The sports world has never known Mark Cuban as anything other than the billionaire owner of the NBA’s Dallas Mavericks. The business world got to know Cuban a little bit sooner as the maverick who leveraged new technology into millions — and then turned those missions into billions.
Before all that, though, he was just a young guy trying to get by after moving to Dallas.
Mark Cuban turned a tech company into billionaire status
In 1995, Mark Cuban and friend Todd Wagner joined forces in a company called Audionet that specialized in live sports online, an intriguing but risky endeavor at a time when so many internet users were still connecting online via AOL on 14.4 Kbps modems. As delivery speeds increased, so did prospects for the company, newly rebranded as Broadcast.com.
Cuban and his partners got out before the dot-com boom went bust, selling for $5.7 billion in stock in an acquisition that Yahoo! executives would come to regret. Cuban made a series of moves to hedge against a collapse in the tech industry and cashed in all of his Yahoo! stock as soon as the lock-up period ended.
He went on to invest his $2.5 billion share of the haul prudently and today has a net worth estimated at $4.5 billion. In 2000, Cuban made one of his biggest deals when he bought the Dallas Mavericks from H. Ross Perot Jr. for $285 million. The NBA team has been a huge part of his identity since, just as Jerry Jones is so closely associated with the Cowboys.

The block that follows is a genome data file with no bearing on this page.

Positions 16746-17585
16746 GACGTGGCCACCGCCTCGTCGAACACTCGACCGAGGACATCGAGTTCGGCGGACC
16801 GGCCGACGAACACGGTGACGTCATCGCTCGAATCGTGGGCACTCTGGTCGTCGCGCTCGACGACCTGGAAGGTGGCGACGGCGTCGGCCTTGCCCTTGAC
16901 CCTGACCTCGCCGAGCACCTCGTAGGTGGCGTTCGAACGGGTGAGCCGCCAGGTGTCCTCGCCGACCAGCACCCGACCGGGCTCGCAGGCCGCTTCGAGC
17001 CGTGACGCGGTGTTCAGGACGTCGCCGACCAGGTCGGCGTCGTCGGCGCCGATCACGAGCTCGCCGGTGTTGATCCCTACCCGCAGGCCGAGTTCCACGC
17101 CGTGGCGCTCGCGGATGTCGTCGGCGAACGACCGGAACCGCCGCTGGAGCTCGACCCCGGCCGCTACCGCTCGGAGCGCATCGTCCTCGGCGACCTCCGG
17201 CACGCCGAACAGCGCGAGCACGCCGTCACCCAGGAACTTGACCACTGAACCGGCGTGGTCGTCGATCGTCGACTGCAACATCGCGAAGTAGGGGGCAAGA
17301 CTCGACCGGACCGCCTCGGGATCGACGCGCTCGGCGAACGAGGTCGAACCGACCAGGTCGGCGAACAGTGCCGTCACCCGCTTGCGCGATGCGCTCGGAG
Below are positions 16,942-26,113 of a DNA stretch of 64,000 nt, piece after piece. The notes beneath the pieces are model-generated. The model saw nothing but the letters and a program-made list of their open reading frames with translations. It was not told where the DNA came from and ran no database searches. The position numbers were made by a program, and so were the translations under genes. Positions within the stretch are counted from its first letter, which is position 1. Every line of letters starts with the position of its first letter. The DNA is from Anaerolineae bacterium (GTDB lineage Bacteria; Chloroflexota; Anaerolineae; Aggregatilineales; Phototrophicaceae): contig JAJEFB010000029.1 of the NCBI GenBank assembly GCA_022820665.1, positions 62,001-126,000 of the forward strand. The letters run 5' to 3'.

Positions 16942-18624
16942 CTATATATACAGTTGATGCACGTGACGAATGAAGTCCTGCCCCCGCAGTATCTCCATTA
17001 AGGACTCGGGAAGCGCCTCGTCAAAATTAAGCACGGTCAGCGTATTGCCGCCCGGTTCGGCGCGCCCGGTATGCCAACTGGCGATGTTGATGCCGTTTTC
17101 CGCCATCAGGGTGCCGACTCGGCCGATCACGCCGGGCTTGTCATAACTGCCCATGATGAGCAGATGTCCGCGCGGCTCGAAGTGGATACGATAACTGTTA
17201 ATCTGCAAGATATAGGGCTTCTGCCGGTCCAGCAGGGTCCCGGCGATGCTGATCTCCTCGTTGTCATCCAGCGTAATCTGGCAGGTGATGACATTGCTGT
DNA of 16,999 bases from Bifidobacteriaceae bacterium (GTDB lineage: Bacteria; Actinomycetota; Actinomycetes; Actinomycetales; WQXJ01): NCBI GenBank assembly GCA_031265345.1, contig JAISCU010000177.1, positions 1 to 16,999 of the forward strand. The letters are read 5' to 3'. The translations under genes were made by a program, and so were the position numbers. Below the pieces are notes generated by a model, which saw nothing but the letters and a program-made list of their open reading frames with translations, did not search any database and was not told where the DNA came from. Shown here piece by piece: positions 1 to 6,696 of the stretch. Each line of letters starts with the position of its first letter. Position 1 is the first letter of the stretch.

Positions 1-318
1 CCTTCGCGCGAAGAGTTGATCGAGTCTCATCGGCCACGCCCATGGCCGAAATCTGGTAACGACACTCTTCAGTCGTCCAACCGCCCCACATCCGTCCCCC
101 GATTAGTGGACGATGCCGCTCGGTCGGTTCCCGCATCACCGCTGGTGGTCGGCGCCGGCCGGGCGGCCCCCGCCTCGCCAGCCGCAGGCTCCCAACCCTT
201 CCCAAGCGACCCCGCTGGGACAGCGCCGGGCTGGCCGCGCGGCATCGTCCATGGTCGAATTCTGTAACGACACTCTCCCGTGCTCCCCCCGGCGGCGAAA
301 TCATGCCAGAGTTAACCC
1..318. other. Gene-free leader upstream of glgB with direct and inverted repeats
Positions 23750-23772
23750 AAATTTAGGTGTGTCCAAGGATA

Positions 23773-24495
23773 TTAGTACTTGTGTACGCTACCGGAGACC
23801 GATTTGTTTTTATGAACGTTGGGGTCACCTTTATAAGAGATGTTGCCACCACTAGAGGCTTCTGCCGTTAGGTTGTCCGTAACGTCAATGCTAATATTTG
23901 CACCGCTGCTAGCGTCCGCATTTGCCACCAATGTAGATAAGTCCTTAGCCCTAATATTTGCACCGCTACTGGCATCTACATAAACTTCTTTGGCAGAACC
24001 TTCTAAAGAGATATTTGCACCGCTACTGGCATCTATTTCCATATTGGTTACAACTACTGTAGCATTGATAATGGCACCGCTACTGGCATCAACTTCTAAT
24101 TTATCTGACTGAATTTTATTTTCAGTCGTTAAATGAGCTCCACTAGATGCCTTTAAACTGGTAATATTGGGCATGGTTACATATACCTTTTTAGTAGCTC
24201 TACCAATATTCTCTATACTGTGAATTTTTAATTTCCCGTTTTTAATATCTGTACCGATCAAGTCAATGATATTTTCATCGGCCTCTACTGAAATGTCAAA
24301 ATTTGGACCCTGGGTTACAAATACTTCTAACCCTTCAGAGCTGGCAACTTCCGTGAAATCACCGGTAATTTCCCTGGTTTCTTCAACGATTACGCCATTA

Mark Cuban starts over in Dallas
Mark Cuban wasn’t born with a silver spoon in his mouth, nor did he have one upon leaving Indiana University with a management degree in 1981. After graduation, Cuban ran a campus bar and gave disco dance lessons before he briefly returned to his hometown of Pittsburgh.
In July 1982, Cuban, 23, packed up his car and headed to Dallas without a job or much money but with an offer from college buddy Greg Schipper to share a three-bedroom, $600-a-month apartment with five guys in a part of town popular with yuppies. The friends called the place “The Hotel.”
“Ours was a pretty nice apartment,” Schipper told the Dallas Morning News. “But by the time we got done with it, it wasn’t.”
Cuban’s first job in Dallas was as a bartender, and he soon afterward picked up a second job as a salesman at a personal computer software store, a virtual novelty at the time.
The future Dallas Mavericks owner was a party animal
One benefit to bringing Mark Cuban into their group was that he was a bit of a social animal who made friends easily. When they started throwing parties and everyone kicked in for beer and food, the six men generally ended up with more money than when the night started. Unfortunately, their luck took a turn for the worse when one of the roommates left town with the rent money. The remaining five found an eviction notice on their door in December 1982.
Cuban and Schipper left for an apartment in a nearby neighborhood. The remaining friends took in two newcomers, including Cuban’s brother Jeff.
Mark Cuban embarked on a new venture, founding a tech company called MicroSolutions, but he was also getting so good at organizing parties that the events outgrew the living spaces. Cuban, Schipper, and two others rented a Dallas warehouse and threw an epic bash: 2,000 partiers paying $20 apiece to get in and help drain 50 kegs.
“After that party, we separated the money and there’s $5,000 or $6,000 apiece, and we were excited about that,” said Scott Susens, another Indiana grad. “But I remember us thinking, ‘This is peanuts. We’re all going to make a lot of money someday.’”
They did, beginning with Cuban. He sold MicroSolutions for $6 million in 1990, giving him security while he set the table for his big score with Broadcast.com.